There are patterns in every generation. In each generation there are several things that will change: economic stability/instability, social perspectives, family/spouse roles, and political perspectives.
All of these factors program our brain to view ourselves living in a certain type of environment. These factors influence our perspective on what is right or wrong. Morally they influence our view between what is the right and wrong way to be living.
Socially we once lived only close to our nuclear family, we financially supported ourselves by living off the land, spousal and children’s roles were well defined, and civil and political debates were not known.
I was oblivious to what was going on in my parents’ generation. My home life was one with a stay-at-home mom, a healthy economic situation, spouses and children’s roles were typical of the times and there was contention and debate over civil unrest.
When I graduated from high school, I went to college, got a job, got married, had five children and was a stay-at-home mom. The unemployment rate was not discussed as it was not a major issue, social perspectives were beginning to change; women were going to college and getting higher degrees which brought up more social and political perspectives. It was a time when the US Supreme court gave the right to women to have an abortion.
As my children became adults there was a major change in the economic, social, and political perspectives in our world. The roles of adults changed as children moved out of their nuclear family regarding what their role was in society. A major change was that it was no longer easy to get a job after going to college or some other higher learning which often required both spouses to earn income to support the family. With more women getting higher education they were seeing more opportunities to do something else in addition to staying home especially when the children were all in school.
This idea of having the right to spend our time or live our lives started when we came to earth being given the gift of agency.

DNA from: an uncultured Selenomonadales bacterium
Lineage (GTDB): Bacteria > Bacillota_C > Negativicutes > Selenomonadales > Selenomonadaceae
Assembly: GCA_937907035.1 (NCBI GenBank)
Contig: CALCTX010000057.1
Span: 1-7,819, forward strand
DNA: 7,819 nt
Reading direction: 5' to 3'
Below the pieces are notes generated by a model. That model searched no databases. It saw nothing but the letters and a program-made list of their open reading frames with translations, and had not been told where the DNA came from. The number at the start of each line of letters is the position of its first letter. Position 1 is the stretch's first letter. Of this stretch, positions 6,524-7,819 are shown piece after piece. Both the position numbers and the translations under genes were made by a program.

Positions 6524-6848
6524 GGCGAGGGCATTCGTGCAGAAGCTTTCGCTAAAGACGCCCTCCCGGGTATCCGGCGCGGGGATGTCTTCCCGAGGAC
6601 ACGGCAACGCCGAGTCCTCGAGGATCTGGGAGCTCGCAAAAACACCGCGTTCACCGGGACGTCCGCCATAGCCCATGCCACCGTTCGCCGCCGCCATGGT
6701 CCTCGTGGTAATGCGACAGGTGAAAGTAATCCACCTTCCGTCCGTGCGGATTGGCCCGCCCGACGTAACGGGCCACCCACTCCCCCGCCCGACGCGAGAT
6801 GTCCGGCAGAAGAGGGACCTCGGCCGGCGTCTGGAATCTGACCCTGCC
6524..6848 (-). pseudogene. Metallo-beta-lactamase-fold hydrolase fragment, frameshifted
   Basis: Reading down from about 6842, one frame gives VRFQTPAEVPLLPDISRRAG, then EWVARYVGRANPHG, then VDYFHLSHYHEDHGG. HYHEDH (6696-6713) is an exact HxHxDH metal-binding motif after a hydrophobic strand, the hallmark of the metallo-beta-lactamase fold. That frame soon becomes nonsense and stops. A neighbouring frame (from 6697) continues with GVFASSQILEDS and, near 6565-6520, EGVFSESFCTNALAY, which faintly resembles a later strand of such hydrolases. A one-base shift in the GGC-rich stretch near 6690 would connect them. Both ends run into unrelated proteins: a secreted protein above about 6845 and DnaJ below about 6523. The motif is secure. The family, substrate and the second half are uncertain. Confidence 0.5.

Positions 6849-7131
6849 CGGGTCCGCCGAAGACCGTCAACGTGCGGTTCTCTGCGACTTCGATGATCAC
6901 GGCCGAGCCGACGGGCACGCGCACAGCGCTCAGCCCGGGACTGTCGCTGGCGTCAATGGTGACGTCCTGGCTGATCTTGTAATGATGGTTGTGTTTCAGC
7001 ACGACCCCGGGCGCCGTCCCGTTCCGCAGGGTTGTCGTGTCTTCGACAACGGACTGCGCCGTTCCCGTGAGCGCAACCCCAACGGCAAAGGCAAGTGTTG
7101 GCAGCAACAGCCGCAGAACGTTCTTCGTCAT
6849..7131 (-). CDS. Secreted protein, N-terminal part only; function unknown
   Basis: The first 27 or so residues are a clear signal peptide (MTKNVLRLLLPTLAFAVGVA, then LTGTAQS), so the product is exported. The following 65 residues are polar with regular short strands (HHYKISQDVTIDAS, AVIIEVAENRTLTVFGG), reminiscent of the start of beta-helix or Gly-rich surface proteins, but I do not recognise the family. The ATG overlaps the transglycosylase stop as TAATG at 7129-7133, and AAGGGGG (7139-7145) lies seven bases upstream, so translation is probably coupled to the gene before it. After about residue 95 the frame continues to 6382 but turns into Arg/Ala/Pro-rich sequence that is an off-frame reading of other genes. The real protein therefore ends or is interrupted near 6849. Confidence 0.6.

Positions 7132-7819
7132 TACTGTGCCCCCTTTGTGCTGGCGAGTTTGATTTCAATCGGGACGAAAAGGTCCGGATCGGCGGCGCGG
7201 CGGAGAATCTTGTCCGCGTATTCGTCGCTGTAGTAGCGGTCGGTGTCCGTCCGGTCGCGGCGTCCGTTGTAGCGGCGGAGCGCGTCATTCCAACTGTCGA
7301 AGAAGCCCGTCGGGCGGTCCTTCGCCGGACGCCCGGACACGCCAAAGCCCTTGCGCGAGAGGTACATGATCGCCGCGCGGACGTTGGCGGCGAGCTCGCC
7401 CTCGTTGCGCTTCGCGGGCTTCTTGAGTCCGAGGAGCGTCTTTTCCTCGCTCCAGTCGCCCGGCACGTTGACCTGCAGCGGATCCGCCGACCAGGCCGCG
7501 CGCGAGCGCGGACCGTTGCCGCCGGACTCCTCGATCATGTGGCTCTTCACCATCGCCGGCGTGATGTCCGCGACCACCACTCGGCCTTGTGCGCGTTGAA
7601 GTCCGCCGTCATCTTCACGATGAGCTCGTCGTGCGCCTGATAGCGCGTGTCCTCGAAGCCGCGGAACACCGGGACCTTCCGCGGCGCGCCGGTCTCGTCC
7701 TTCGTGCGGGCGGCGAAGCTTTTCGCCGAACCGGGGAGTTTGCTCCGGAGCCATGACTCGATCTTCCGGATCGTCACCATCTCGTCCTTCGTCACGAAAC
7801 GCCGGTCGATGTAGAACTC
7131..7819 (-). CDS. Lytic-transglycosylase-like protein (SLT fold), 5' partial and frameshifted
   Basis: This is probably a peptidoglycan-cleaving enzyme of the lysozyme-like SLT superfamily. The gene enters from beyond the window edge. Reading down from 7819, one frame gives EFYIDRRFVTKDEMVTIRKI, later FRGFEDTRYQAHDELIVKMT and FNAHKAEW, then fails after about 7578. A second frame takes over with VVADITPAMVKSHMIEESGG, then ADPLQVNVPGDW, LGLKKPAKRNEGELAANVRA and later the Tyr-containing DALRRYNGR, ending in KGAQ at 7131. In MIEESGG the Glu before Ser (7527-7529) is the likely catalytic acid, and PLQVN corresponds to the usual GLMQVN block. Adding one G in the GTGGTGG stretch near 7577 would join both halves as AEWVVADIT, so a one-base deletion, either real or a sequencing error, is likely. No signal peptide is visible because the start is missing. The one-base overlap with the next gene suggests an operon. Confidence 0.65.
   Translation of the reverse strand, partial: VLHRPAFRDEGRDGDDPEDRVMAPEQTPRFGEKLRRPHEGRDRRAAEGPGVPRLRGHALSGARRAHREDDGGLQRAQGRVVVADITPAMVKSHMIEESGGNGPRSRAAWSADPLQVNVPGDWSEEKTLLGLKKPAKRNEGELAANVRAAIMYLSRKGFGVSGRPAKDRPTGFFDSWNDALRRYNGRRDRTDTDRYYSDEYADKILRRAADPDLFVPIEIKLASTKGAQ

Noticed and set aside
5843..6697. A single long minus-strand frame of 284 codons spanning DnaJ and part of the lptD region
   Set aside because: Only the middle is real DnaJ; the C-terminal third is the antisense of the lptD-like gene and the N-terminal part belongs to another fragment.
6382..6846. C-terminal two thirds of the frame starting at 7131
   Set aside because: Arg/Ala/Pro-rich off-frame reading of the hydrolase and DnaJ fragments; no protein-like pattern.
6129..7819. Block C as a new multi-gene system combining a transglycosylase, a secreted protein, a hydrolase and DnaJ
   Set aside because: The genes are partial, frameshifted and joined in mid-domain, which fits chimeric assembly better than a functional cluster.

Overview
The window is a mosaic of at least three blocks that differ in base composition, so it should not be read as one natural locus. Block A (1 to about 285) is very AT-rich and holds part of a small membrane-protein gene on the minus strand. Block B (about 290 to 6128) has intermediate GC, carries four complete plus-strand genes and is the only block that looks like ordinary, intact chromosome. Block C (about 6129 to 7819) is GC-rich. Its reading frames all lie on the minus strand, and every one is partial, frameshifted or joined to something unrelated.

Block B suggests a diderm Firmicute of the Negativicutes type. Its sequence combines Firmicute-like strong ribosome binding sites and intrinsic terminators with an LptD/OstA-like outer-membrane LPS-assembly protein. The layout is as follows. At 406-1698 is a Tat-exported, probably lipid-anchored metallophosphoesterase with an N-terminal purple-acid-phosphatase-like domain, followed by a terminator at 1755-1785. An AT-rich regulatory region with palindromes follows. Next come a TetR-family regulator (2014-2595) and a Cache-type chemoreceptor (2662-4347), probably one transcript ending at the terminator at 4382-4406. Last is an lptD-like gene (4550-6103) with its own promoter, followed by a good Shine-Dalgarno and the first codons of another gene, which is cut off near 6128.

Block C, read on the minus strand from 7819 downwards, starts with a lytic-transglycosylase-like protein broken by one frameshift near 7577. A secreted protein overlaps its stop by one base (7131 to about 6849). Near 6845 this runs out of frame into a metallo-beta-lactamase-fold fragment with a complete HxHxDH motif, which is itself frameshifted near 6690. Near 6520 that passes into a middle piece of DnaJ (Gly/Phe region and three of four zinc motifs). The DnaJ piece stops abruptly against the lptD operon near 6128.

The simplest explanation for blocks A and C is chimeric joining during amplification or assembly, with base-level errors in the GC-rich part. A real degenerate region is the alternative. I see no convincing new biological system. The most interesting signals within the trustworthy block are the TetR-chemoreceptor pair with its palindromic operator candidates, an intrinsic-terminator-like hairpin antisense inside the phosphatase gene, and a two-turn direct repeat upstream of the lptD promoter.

With each generation there comes a perspective of how that agency should be used. Our opinion becomes an expectation that often clashes with our children’s choices that causes us to think that something has gone wrong. Not only do we think something has gone wrong, but also, we think something is wrong with them. The result is the parent feels disappointed and frustrated and unable to create within themselves the type of parent they want to be.
I work with women all the time that are suffering because of the choices their adult children are making. They are sad, disappointed, resentful, angry, and fearful.
One client told me her daughter was living with her boyfriend, does nothing all day but watch Netflix, and rarely showers.
Her daughter is perhaps making a wrong choice and maybe she will suffer some consequences. But it is sometimes those wrong choices that teach her what she needs to learn that she could learn no other way. Making a wrong choice does not mean anything is wrong with her or anything has gone wrong. She still has the same value that she had the day she was born. She is merely exercising her agency.
When mom has thoughts that her daughter’s behavior is wrong, her daughter is wasting her life, and that her daughter should be looking for a job, mom feels a lot of negative emotions. Mom feeling horrible doesn’t change how her daughter acts, and feeling horrible doesn’t give mom the power to know how to be the loving mother she really wants to be.
To be able to love someone that is difficult to love has greater influence in helping someone change than anything else we can do.
When you love someone enough to love them regardless of their actions, you have come to a place of acceptance. Acceptance feel more peaceful than resistance. Accepting someone for just being themselves is the closest we'll get to loving like the Savior loves.
How do we get to that level of love and acceptance? We do it by changing out thoughts. It takes work. It takes “trying on” new thoughts and be willing to practice thinking those thoughts enough times that they become beliefs.
Some new thoughts might be…
“Things never stay the same”
“They are figuring things out for themselves”
“They are doing the best they can”
“I can love my child without loving their behavior”
“Adult children make mistakes”
“They are exercising their agency”
“They are making different mistakes than I make”
“It’s not my responsibility to fix them”
When you get to acceptance, it gives you the freedom to just love your children….and nothing feels more wonderful than the feeling of love. Love also gives you the power to be able to feel the negative feelings that come with being a parent of children. As adults we are responsible for our feelings.
Life is 50/50. True happiness comes from living in the middle. Feeling the love and feeling the despair. The best news ever is that we have control over it all. “It’s all good”; my mantra for getting through my journey of life.
I can help you get through your journey. We can be heartbroken, but we can’t be the mom we want to be if were broken. Book a call and let me help you.